It is important to socialise your dog from a young age to avoid future issues. Ensure you socialise your dog in a calm environment, with their lead on and exposure them to other dogs as much as possible from a young age. If your dog doesn’t like other dogs, chances are they were not socialised enough as a young pup. If that is the case don’t force your dog into a situation where other dogs will be near them until you have dealt with their behaviour. It will be important to make meeting other dogs a positive experience. Use treats as a award you good behaviour displayed around other dogs. When out walking and another dog is coming near, stay calm, continue feeding your pup as you both inch closer to the other dog, as long as you remain calm you dog will hopefully remain calm too, or at the very least sensible! If your dog reacts negatively, don’t punish them. Just repeat this training each time you see another dog on your walks. You need to be consistent and aim for walking right past another dog without your dog caring. If all else fails, call on the experience of a qualified Dog Behaviourist.
Walking on a lead
Your dog should walk on the lead in a calm and controlled manner and should not be pulling you, or taking you for the walk! When your dog is still a puppy you can teach them this by pulling them back whenever they walk ahead of you and saying ‘NO’. Remember lots of praise and treats for walking well and the behaviour you want. Always start their lead training either in the house or in a secure garden and walk up to taking them outside. For more on training your dog to walk nicely on a lead see our latest blog >insert link to blog<
Once your pup has mastered the above you can start to advance their training with Lie down, Leave it and Drop it.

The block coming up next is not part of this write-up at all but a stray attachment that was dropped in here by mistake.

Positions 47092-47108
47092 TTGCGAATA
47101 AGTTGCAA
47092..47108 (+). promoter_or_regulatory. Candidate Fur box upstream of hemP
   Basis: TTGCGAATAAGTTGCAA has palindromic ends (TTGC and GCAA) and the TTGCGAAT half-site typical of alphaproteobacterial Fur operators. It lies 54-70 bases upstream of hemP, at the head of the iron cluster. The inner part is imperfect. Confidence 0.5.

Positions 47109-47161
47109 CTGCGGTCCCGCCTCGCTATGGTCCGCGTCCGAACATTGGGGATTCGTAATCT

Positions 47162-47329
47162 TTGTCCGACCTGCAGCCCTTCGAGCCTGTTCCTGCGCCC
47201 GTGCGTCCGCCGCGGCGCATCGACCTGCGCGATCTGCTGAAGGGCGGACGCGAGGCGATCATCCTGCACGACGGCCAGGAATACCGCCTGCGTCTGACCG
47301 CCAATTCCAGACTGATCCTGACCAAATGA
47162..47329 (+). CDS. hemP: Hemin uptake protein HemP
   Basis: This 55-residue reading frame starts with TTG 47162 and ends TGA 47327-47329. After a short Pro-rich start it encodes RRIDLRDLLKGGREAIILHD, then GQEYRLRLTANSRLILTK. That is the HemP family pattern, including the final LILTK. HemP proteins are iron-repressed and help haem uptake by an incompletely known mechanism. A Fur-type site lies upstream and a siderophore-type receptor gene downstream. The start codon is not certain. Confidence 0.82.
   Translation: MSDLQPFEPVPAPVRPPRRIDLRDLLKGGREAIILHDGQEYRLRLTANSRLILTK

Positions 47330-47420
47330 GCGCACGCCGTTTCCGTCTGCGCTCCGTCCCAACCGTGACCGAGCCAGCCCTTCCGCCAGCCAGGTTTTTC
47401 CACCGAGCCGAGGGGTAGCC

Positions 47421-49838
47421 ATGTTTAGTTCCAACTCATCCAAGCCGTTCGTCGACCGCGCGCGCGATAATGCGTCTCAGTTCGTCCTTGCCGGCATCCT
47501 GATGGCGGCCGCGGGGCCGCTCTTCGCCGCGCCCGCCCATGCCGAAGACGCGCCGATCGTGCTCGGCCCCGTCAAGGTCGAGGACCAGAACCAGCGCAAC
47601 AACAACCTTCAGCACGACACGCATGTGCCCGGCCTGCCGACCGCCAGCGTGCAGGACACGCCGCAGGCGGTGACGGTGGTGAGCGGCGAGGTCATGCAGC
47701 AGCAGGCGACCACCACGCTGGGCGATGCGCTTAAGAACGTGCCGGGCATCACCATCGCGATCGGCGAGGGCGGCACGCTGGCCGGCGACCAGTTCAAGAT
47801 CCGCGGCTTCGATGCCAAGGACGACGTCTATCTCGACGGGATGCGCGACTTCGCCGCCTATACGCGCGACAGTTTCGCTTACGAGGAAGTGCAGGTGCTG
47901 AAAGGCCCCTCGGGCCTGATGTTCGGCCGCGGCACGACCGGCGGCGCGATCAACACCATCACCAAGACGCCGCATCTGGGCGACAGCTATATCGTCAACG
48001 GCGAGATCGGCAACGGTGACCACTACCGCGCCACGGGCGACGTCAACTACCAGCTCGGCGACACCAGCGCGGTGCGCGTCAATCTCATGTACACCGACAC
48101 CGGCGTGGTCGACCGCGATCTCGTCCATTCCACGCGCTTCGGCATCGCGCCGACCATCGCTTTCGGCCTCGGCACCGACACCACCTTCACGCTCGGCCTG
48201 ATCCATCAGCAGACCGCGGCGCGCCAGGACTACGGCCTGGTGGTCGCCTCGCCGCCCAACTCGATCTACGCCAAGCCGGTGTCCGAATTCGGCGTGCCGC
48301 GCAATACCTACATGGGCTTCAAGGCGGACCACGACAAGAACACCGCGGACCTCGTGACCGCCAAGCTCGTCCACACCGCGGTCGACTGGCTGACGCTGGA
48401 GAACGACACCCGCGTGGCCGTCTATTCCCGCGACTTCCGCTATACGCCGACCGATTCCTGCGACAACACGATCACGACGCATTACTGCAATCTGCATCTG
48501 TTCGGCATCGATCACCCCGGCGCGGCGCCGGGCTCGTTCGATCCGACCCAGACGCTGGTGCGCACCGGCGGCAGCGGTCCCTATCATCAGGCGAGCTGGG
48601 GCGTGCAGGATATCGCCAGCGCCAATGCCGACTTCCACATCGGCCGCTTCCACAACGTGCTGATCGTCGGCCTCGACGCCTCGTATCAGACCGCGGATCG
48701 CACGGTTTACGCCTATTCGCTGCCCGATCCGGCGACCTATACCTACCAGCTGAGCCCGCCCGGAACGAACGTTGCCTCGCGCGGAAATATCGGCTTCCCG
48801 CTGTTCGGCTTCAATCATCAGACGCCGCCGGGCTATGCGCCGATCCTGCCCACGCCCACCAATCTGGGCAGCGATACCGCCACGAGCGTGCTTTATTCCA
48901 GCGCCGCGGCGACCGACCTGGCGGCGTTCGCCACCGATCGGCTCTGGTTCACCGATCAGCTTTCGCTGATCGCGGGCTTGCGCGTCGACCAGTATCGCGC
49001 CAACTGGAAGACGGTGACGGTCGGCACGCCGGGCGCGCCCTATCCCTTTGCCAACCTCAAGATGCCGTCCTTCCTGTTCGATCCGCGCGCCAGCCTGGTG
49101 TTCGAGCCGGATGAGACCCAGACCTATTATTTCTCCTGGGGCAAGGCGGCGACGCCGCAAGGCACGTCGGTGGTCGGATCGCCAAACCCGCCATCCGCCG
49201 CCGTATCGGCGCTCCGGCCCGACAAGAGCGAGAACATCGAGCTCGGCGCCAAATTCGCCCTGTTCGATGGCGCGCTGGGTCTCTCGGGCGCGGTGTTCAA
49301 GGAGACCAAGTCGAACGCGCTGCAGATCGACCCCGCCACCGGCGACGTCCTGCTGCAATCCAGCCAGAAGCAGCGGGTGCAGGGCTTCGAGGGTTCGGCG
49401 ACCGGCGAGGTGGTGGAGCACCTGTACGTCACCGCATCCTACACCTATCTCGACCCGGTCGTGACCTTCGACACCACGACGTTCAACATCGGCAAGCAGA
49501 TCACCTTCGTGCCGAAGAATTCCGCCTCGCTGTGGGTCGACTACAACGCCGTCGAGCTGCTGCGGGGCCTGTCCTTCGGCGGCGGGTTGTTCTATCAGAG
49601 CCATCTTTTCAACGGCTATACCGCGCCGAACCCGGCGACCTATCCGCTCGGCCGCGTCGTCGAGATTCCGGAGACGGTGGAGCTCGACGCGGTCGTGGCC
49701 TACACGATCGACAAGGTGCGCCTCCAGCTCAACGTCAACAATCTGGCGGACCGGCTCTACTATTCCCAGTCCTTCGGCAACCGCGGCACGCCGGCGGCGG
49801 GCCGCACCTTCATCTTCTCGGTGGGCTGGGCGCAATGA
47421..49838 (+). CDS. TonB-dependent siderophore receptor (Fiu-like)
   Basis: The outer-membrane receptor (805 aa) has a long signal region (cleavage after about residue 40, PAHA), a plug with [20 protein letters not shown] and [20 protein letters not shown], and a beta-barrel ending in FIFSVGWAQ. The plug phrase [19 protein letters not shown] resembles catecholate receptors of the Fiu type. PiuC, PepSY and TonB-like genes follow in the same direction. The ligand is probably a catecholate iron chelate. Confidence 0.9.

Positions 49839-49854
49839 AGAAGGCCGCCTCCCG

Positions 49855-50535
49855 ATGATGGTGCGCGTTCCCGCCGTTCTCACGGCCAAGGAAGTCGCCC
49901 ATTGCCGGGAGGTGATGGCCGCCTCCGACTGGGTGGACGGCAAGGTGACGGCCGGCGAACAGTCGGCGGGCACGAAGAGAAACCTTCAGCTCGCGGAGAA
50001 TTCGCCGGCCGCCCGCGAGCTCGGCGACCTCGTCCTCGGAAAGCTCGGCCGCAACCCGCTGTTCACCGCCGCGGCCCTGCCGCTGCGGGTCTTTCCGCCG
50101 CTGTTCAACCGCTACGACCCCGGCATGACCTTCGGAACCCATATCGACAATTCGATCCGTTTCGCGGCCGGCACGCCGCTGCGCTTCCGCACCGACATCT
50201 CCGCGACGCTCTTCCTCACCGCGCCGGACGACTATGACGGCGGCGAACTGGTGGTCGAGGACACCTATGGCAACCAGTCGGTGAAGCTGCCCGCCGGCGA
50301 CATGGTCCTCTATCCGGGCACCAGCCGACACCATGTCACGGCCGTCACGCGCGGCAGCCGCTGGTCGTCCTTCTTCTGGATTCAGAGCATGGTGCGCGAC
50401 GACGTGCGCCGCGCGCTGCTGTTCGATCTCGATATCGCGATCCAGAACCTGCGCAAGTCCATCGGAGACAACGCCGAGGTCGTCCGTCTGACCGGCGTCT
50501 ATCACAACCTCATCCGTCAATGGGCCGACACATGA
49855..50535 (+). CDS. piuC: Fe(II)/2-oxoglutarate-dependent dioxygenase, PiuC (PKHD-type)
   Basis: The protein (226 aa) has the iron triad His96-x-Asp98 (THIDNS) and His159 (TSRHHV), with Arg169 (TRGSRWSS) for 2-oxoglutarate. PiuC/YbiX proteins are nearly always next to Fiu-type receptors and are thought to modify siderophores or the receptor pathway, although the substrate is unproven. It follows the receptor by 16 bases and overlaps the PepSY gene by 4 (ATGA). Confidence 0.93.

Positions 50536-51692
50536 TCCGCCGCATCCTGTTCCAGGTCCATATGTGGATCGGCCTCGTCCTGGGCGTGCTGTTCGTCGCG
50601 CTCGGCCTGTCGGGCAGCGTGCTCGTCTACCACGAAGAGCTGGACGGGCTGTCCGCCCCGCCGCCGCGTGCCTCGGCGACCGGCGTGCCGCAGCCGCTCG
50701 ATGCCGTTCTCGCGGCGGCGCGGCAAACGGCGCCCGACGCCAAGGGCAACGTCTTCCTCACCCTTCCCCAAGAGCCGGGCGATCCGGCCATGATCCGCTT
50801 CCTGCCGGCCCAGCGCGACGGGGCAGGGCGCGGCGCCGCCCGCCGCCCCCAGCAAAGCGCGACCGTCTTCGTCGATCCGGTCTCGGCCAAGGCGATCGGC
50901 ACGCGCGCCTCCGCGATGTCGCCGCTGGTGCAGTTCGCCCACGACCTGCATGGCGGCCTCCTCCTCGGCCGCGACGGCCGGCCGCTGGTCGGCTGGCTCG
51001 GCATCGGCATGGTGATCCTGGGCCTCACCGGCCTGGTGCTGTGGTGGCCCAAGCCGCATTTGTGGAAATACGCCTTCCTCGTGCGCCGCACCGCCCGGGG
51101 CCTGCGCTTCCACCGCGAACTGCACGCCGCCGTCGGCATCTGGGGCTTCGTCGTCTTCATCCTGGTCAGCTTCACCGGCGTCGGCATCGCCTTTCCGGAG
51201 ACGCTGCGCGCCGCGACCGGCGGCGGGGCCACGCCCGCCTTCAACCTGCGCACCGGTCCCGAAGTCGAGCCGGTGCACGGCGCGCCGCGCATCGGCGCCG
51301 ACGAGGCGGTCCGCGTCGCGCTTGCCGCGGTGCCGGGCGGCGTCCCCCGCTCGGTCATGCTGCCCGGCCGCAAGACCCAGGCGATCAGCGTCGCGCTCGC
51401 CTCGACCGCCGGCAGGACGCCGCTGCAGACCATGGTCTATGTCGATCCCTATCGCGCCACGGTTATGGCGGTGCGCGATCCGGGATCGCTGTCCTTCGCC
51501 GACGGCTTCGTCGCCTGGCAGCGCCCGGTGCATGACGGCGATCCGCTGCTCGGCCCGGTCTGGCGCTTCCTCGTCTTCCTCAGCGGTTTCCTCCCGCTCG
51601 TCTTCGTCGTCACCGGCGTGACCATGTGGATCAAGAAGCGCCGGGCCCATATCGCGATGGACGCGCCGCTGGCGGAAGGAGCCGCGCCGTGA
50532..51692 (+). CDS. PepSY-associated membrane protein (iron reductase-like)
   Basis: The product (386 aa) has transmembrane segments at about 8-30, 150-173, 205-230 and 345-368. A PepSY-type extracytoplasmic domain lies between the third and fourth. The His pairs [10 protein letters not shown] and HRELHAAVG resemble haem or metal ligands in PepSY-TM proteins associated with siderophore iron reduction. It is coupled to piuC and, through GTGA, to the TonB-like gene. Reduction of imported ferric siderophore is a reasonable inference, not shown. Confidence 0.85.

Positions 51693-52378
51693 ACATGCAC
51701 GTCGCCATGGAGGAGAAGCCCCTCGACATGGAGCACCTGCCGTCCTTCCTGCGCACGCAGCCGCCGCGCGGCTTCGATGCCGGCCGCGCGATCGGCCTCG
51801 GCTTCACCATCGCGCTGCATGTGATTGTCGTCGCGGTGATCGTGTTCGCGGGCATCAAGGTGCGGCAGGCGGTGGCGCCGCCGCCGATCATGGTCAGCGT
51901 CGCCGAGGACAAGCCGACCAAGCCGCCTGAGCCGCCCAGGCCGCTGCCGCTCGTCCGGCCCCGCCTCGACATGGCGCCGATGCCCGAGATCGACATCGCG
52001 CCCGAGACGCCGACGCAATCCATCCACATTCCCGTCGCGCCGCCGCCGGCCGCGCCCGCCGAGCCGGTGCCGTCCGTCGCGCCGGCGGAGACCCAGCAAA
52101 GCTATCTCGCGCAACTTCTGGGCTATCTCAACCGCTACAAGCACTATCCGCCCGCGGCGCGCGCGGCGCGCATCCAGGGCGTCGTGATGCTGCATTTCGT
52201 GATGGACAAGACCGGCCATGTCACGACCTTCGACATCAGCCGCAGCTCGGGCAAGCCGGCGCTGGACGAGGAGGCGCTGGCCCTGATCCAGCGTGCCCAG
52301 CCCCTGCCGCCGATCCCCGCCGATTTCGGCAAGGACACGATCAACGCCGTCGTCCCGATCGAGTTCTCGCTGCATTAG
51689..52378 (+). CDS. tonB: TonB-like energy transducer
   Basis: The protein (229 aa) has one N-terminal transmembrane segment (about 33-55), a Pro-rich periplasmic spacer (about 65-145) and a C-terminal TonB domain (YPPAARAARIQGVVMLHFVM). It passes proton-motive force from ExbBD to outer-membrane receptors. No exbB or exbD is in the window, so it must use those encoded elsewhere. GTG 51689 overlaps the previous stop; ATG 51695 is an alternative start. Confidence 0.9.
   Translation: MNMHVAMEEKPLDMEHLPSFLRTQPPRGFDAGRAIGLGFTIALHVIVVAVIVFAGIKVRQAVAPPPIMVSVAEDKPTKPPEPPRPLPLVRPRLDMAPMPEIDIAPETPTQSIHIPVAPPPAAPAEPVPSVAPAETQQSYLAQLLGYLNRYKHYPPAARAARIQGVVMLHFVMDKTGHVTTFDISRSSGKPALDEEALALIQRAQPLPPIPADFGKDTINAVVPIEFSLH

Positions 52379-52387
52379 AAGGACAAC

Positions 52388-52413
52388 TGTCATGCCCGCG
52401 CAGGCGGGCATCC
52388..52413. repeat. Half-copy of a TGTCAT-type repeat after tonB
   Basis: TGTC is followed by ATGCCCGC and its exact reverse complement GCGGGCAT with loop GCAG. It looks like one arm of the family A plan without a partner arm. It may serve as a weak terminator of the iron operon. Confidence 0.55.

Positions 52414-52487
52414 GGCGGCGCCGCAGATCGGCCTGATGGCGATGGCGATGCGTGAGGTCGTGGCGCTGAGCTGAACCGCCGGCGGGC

To teach your pup to Lie down you will need Sit for this. When you dog is fully focused on you and ready for their lesson of the day, get your dog in the sit position and with a treat in your hand, your palm down start to lower your hand slowly and say ‘lie down’. Your dog should follow the treat down, but you may need to gently lift their front paws and then place them down in the lay down position. Once the dog is in the lay down position give them their treat and lots of praise. Repeat several times until your dog is performing lie down on their own. Continue practicing lie down with your pup with treat until they are confidently performing this trick for you, you can slowly reduce the amount of treats given but always offer lots of praise when you dog follows your instruction.
To teach your dog ‘leave it’ you will again need lots of treats. Position your dog in either the sit or lie down position. Ensure they are fully focused on you and then place a treat on the floor, just in front of them. At this stage you will need to protect the treat with your flat hand and every time your dog goes near the treat or touches your hand give the command ‘leave it’ they should tire of not being able to get near the treat and wait. At this point remove your hand to show them the treat, if your dog goes near it say ‘leave it’ and cover it with your hand. Work towards having the treat in full display in front of your dog with them leaving it on command. Now this is very important, when your dog it leaving the treat, praise them and give them a treat but never the treat that you place in front of them.
Drop it is one of the most important commands in your dog’s skill set. If your dog gets hold of something important or dangerous to them you need them to listen to you and follow your instructions. To teach your dog to ‘drop it’ you will need the dog's favourite toy or a ball. Give your chosen object to your dog and let them play for a minute or two, then call your dog back and take the toy out of your dog's mouth and say ‘drop it’ then throw the toy again and repeat the training process. Throwing the toy is an important part of the training process as this is their reward for giving you the toy to the ‘drop it’ command. Once your dog starts to understand what is required they should drop the toy on command, remember to reward your dog with lots of praise and throw the toy again to continue the fun playtime and training session.